The World Bank has approved $47 million (Of the total amount of $47.3 million, $15 million is a credit from the International Development Association (IDA); $13.2 million is a loan from the Strategic Climate Fund; $8.8million is a grant from the Strategic Climate Fund, and $10 million is a grant from the Multi-Donor Trust for Integrated Forests and Landscape Management in Mozambique) in support of the Government of Mozambique’s Forest Investment Project.
The project is part of an effort to stem the rapid pace of deforestation in the country and to create new livelihood opportunities for rural communities through improved forest and land management practices in targeted landscapes across Mozambique.
Mozambique is richly endowed with natural resources including 40 million hectares of natural forests, of which almost 27 million hectares are productive forests, having contributed with over $300 million to the country’s GDP in recent years. Despite their tremendous potential, the country’s natural forests are being rapidly depleted at an annual rate of approximately 0.35 percent a year, representing an annual loss of almost 140,000 hectares.
“The threat that the current rate of deforestation in the country poses to rural livelihoods, wildlife and biodiversity habitats, as well as the significant emissions of greenhouse gases generated by deforestation all make the goals of this project extremely important,” said Mark Lundell, World Bank Country Director for Mozambique, Madagascar, Mauritius, Seychelles and Comoros.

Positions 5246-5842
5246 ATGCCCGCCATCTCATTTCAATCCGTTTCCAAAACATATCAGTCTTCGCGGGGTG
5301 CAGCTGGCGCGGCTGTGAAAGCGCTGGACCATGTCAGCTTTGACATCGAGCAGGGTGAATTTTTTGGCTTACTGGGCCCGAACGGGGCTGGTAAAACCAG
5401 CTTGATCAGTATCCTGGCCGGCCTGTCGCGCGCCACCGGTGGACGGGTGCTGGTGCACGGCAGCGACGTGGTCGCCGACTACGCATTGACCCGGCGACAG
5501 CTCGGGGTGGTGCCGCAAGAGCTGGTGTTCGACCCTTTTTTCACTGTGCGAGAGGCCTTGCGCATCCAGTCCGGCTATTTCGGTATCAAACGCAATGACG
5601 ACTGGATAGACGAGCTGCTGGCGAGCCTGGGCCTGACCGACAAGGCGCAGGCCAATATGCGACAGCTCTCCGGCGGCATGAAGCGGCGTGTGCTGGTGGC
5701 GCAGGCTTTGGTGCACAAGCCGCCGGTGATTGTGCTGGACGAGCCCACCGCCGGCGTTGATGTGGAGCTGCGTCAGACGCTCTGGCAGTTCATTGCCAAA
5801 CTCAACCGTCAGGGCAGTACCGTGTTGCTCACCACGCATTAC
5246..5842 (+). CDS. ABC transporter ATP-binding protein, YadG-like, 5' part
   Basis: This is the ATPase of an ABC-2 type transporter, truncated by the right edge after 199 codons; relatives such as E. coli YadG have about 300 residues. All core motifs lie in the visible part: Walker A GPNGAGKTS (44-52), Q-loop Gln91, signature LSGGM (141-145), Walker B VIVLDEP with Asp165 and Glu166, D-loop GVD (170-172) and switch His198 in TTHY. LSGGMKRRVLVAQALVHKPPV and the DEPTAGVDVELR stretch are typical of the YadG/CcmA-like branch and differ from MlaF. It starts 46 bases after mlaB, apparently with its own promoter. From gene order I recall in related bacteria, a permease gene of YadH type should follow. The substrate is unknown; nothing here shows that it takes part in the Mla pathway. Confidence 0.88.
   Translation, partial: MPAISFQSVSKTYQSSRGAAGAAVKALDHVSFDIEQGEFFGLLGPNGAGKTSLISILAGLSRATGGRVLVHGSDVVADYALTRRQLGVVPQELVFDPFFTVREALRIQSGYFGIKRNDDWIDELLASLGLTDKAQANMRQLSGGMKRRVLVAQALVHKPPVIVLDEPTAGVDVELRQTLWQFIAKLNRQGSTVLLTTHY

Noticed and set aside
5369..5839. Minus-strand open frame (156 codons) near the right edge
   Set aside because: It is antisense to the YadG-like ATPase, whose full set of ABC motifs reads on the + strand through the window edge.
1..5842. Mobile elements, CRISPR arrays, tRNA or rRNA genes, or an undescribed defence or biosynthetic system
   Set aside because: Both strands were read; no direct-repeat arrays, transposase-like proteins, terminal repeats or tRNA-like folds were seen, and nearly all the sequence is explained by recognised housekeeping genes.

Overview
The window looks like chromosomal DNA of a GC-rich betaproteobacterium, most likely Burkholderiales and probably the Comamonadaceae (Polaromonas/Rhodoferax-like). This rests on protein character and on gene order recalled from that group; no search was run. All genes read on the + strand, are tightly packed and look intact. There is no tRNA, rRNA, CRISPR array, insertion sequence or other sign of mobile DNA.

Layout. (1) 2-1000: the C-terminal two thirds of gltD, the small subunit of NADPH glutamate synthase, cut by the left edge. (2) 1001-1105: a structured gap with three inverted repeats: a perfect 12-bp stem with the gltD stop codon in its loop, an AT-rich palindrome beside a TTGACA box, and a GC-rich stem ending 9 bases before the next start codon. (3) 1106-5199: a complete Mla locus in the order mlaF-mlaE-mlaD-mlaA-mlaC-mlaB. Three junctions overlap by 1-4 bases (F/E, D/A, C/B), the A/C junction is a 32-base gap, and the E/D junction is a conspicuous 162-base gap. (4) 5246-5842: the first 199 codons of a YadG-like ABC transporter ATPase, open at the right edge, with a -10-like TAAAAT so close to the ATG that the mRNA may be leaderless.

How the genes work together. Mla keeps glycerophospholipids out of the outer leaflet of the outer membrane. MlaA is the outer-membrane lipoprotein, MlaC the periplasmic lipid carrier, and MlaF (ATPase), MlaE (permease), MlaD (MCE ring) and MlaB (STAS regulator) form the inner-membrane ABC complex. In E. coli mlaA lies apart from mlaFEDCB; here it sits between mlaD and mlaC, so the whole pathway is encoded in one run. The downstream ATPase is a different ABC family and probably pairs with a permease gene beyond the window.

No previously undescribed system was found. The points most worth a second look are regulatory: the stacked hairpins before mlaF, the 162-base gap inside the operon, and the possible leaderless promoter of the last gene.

The project financing will focus on integrated landscape management and enabling conditions for sustainable forest management. Some of the key expected results include reduced net greenhouse gas emissions from deforestation; increased number of hectares of natural resources protected and restored; improved forest governance; increased access to finance for agriculture and forest-based production participants; and increased number of rural households with access to land certificates.
“This project’s integrated landscape management approach (comprising activities in sectors such as forestry, agriculture, and energy) addresses the major drivers of deforestation in two landscapes suffering rapid deforestation, with high levels of rural poverty: the Quirimbas National Park and the Gile National Reserve,” said Andre Aquino, the project’s Task Team Leader. “The project targets this by promoting community-based forest management, agro-forestry, sustainable charcoal making and reforestation to restore degraded areas”.
This project was developed in close collaboration with local and central government officials, local communities, private sector, and civil society. The project will benefit 163,000 households in the targeted districts of Zambeze and Cabo-Delgado provinces. Approximately 3,300 small and medium landholders operating in timber, non-timber forests, charcoal, and agricultural activities will receive support in preparing management and business plans, training in technologies and improved land-use and product processing techniques, as well as in access to markets. Other direct beneficiaries include key government institutions at the national and directorate levels, specifically from the Ministry of Land, Environment and Rural Development, and the Ministry of Agriculture and Food Security.